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Oxford couple hopes to treat wild fox suffering from mange.

Byline: Paula J. Owen

OXFORD -- Nancy E. Yacino has lived on Main Street for 35 years, and in that time, she and her husband have saved squirrels, chipmunks, birds and rabbits they found in their yard in need of help.

They even raised a baby raccoon named Rascal, whose entire family was killed; the Yacinos raised him and kept him as a pet until he died of old age.

So it is no surprise that, being the animal lovers they are, they would want to save a mangy red fox that began popping up in backyards on George, Huguenot and Main streets about a week ago.

Its scruffy appearance -- patches of missing fur and emaciation -- has frightened some in the neighborhood, but in videos Mrs. Yacino has taken, it seems playful and nonthreatening.

Mrs. Yacino said she panicked and called police when she first saw it looking for fallen fruit from an apple tree in her backyard. When she learned from wildlife experts that it probably wasn't rabid, she said her thoughts turned to saving the animal.

"I don't believe in killing an animal that can be saved,'' Mrs. Yacino said. "We want to try to cure it.''

She said they have also spotted a smaller fox that looks like it has mange. The mange makes it hard to identify the animals, she said, and the older one looks too big to be a fox. She said she thinks it looks more like a coyote.

"We are thinking maybe that the bigger one might be a mother and the smaller a pup,'' she said. "The whole neighborhood is very upset and I believe are afraid of it, but my husband and I are not. We see a hurt and helpless animal. It is also starving. You can count its ribs. But it seems reasonably happy. It seems to want to play with my outdoor cat.''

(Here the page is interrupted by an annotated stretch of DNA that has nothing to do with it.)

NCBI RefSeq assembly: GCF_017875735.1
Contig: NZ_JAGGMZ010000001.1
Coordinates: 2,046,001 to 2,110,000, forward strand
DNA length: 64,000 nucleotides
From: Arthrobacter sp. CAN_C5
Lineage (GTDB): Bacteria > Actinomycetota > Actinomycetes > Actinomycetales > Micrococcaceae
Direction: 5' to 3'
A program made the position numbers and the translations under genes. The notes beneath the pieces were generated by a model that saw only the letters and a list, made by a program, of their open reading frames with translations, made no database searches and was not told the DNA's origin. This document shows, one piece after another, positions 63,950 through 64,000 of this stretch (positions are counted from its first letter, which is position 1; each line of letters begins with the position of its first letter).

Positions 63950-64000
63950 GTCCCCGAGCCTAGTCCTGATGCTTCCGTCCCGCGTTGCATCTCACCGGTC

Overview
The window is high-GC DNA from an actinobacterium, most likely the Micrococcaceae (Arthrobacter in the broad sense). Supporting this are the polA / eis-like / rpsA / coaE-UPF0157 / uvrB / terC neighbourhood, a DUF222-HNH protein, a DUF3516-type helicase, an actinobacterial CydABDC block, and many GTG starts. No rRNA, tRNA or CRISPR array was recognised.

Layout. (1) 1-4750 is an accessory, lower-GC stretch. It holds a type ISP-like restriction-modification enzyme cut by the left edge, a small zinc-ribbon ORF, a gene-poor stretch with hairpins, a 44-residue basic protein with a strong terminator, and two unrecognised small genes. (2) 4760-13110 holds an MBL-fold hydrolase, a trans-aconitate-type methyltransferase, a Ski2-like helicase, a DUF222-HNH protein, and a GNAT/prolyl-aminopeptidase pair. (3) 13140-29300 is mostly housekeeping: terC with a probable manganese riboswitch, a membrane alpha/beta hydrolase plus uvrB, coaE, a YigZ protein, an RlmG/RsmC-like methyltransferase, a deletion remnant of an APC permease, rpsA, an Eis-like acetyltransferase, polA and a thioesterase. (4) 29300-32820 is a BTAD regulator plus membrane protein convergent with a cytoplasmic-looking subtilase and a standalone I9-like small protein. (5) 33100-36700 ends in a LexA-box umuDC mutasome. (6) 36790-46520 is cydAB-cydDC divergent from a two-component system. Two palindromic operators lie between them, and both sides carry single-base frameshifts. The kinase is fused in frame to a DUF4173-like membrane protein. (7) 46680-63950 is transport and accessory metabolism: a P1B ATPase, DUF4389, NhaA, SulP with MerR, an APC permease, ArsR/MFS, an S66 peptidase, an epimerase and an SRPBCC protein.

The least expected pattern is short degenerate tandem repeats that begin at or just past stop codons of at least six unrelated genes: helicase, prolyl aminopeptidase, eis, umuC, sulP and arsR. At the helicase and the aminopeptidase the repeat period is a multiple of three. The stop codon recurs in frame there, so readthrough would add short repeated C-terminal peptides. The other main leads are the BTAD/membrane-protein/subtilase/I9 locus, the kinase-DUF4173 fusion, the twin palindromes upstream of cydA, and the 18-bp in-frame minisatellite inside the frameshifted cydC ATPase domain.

In videos, the fox appears to want to play with Goldie, a stray cat the Yacinos took in several years ago.

Bridgett A. McAlice, a wildlife biologist with the Division of Fisheries & Wildlife, said mange -- a skin disease caused by parasitic mites -- is considered natural population control in predators and is picked up in dens.

"I showed another biologist the pictures, and it is a red fox,'' Ms. McAlice said. "Mange is common and endemic throughout the red fox and coyote population. Most have it, but if they are younger, older or sick, it will become worse.''

Healthy animals can have mange and not die of it, she said. Others will succumb to secondary infections, starvation when they are too weak to find food, or exposure in winter. And it is itchy.

"It sounds like a horrible way to go,'' she said. "That is probably why it was in her yard. Apple trees make an easy meal.

"No one likes to see an animal suffer. We only advise people to assist animals with mange in extreme cases like this one where a lot of people are getting involved. They can help it or put it out of its misery.''

The Yacinos have chosen to help it.

Oxford Animal Control Officer Kelly Flynn said when the Yacinos reached out to her, she contacted a wildlife rehabilitator who explained how to treat the fox by placing flea, tick and mite medicine in food left in the yard for the animal. Ms. Flynn obtained food and medication and provided it to the Yacinos.

"I'm in favor of that at this stage,'' Ms. Flynn said. "If it seems to be bothering people, we could trap it and bring it to rehab. But right now, it is a young fox who is sick and they are trying to help it out. It is pretty common for foxes to get mange, and if it is bad enough and debilitating enough, it can kill them. Our goal is to keep it alive and make it healthy.''

She said there is no reason for residents to be concerned because it has not shown aggression toward anyone.

If people don't want it in their yard, they should take in bird feeders and not leave any pet food outside, she said. They can also scare it away with noise, she said.

"If people in the neighborhood see a fox doing anything aggressive toward people or any neurological signs, they should contact me,'' she added.

Mrs. Yacino said she hopes to get it to come close enough to eat the medicated food.
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Title Annotation:Local
Author:Owen, Paula J.
Publication:Telegram & Gazette (Worcester, MA)
Date:Aug 11, 2013
Words:746
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